Scare in Singapore as PM faints during televised speech

  • AFP, Singapore
  • Updated: Aug 22, 2016 01:34 IST
Singapore prime minister Lee Hsieng (Reuters File Photo)

Singapore Prime Minister Lee Hsien Loong caused a scare when he fainted briefly while delivering a long televised speech on Sunday, but he resumed speaking after resting.

The 64-year-old cancer survivor, son of the city-state’s late founding leader Lee Kuan Yew, suddenly stopped speaking more than two hours into his speech and had to be helped off the stage.

When he returned about an hour and 20 minutes later, the crowd in the packed auditorium gave him a standing ovation and thousands of well-wishers expressed relief on social media.

Aides blamed fatigue and dehydration and ruled out a stroke.

“Thank you for waiting for me. I gave everybody a scare,” said Lee, who has been in power since 2004.

He said he fainted during the speech, part of celebrations linked to Singapore’s 51st anniversary as a republic on August 9.

“I think that’s what happened. I’ve never had so many doctors look at me all at once, they think I’m all right. But anyway I’m going to have a full check-up after this.”

Neighbouring Malaysia’s Prime Minister Najib Razak posted on Twitter: “Heard that you’re not feeling well. I hope you’re all right. Get well soon.”

Lee had been on his feet for more than two hours when he stunned the audience as he slouched over the lectern before cameras cut away to his listeners during a live broadcast.

The audience sat in shock but broke into applause when Lee was being helped off the stage.

An official statement said Lee was affected by prolonged standing, heat and dehydration.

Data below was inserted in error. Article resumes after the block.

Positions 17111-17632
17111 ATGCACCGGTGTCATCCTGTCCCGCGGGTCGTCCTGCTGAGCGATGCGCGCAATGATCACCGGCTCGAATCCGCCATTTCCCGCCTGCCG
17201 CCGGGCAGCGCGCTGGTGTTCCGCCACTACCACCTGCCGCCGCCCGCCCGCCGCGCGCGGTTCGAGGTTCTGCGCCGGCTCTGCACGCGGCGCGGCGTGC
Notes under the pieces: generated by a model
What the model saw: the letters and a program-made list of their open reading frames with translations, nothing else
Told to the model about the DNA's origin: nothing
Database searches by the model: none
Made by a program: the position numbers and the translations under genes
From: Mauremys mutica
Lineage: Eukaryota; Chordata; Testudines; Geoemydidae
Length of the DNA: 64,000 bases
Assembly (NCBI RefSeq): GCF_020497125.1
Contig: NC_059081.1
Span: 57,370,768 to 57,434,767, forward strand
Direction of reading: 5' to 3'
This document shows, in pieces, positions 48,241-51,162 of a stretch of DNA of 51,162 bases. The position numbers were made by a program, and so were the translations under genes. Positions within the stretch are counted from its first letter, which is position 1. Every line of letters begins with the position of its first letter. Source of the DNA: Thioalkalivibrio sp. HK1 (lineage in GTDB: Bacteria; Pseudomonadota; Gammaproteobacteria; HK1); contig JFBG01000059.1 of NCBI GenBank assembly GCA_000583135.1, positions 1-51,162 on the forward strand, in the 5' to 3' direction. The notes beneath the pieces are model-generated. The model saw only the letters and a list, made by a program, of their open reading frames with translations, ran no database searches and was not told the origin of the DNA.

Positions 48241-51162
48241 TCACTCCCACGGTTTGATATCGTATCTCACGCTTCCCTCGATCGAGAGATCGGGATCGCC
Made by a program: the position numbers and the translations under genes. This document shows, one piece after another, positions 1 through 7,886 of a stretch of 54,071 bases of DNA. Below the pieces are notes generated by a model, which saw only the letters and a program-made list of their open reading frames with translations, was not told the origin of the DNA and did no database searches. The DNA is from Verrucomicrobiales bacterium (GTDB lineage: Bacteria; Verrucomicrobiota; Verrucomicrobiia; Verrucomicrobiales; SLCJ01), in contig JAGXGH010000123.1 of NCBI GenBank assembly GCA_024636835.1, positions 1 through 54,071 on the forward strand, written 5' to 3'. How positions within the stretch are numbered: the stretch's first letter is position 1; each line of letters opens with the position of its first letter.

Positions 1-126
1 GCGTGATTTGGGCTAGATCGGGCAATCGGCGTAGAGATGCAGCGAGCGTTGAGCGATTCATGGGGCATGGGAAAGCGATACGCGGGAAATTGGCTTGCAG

“His heart is fine and he did not have a stroke,” the statement added.

Lee underwent surgery for prostate cancer last year and has received the all-clear from doctors. He survived a bout of lymphoma, a form of cancer, in 1992.

Sunday’s incident was the second health scare to hit the government since Finance Minister Heng Swee Keat collapsed from a stroke during a cabinet meeting in May.

After resuming his speech, Lee underscored the importance of an orderly leadership succession.

He led the ruling People’s Action Party, which has governed Singapore since it became independent from Malaysia in 1965, to a new-five year term last year and has indicated he would hand over power by the time he reaches 70.

“Most of the core team are in place,” he said.

“Heng Swee Keat gave us a bad scare, worse than what I gave you just now. Much worse,” he said.

Defence Minister Ng Eng Hen, a medical doctor who was among those who helped Lee off the stage, said on Facebook that the prime minister had a “fainting spell”.

“Not serious, similar to what soldiers get from standing on the parade square too long,” he said.

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